Exam Study Guide: Flow Velocity; and Chlorine Reactions

Maintaining your education is important, especially in a career that demands licensing exams. Prove you’re an expert operator by answering these questions and others from our Exam Study Guide Series.

Welcome back to TPO magazine's Exam Study Guide Series, which offers a pair of water/wastewater study questions with in-depth explanations of the answers. Last time, we covered a set of wastewater and drinking water treatment questions on the topics of Sludge Blanket Level; and Chemical Feed Calculations. This time, you can test your knowledge about flow velocity, and chlorine reactions.

Wastewater Treatment Sample Question

What is the recommended flow velocity in a primary clarifier?

A. 0.03 feet per second
B. 1.0 feet per second
C. 1.3 feet per second
D. 2.0 feet per second

Answer: The answer to this question is A. The desired velocity in a primary clarifier is about 0.03 fps. This velocity allows the settleable solids to fall to the bottom of the tank and the lighter material to float to the surface. When designed properly, the detention time for a primary clarifier is about 1.5 to 2 hours, while secondary clarifiers are slightly longer. 

Knowing velocities in the many areas of your plant and collection system will allow an operator to understand how each system works independently, but also dependently on other parts of the system.

Water Treatment Sample Question

What simplified reaction represents monochloramine?

A. NHCl2 + HOCl → NCl3 + H2O
B. NH2Cl + HOCl → NHCl2 + H2O
C. NH3 + HOCl →NH2Cl + H2O
D. Cl2 + H2O → HOCl + HCl

Answer: The correct answer is C. Many reactions take place when chlorine is added to water for disinfection. Chlorine destroyed by reducing agents dissolved in water such as hydrogen sulfide, ferrous ion, and/or manganous ion is initially what occurs. If the water disinfected with chlorine contains naturally occurring ammonia, the hypochlorous acid formed from the addition of chlorine reacts with the nitrogen within the ammonia compound and forms chloramines.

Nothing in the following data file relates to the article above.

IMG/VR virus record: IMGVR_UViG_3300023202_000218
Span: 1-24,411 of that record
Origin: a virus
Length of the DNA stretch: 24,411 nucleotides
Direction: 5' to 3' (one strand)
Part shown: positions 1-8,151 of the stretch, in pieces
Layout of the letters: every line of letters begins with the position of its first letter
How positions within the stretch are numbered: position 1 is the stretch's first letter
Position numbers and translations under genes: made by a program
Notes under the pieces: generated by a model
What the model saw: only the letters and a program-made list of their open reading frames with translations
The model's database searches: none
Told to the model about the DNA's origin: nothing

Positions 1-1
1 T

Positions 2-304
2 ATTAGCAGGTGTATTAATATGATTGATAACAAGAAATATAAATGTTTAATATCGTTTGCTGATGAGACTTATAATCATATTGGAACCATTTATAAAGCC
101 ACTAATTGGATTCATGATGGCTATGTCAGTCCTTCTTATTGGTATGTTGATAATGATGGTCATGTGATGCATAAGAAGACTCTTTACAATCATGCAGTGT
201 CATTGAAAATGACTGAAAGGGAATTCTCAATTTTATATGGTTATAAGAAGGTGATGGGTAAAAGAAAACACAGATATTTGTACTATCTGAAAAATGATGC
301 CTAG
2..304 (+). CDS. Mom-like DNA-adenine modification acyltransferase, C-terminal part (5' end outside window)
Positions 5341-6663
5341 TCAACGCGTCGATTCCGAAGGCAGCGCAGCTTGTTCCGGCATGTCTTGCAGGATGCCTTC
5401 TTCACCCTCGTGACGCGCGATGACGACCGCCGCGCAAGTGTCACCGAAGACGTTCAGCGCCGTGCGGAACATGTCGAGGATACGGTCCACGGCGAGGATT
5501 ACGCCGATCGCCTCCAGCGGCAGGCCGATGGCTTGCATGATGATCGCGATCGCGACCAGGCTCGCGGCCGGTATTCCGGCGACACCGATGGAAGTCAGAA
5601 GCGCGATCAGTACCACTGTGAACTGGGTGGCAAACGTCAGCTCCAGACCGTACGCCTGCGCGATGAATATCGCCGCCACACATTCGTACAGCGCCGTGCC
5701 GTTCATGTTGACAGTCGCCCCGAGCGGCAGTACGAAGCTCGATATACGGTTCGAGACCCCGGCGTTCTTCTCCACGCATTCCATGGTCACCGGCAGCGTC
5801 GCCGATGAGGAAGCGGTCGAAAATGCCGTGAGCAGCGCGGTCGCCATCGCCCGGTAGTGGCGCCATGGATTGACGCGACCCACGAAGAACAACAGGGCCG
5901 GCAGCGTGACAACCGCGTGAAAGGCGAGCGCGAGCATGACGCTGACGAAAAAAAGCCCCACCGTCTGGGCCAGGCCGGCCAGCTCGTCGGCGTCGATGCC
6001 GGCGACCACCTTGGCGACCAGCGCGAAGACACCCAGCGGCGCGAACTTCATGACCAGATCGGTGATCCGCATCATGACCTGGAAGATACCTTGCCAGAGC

The chloramine residual is dependent on the pH and chlorine to ammonia ratio by weight of the water. The ideal ratio of chlorine to ammonia is somewhat specific to each system. Systems looking to boost the chloramine residual in the distribution system may prefer a small amount of free ammonia available to react with the additional chlorine added at a booster station.


About the authors: Rick Lallish is the Water Pollution Control program director at the Environmental Resources Training Center (ERTC) of Southern Illinois University Edwardsville. He provides training for entry-level operators in the wastewater field and operators throughout the state looking to further their education. Lallish was also named the 2017 Illinois Operator of the Year and 2018 president of the Illinois Association of Water Pollution Control Operators.

Drew Hoelscher is the program director of drinking water operations at the Environmental Resources Training Center in Edwardsville, Illinois.



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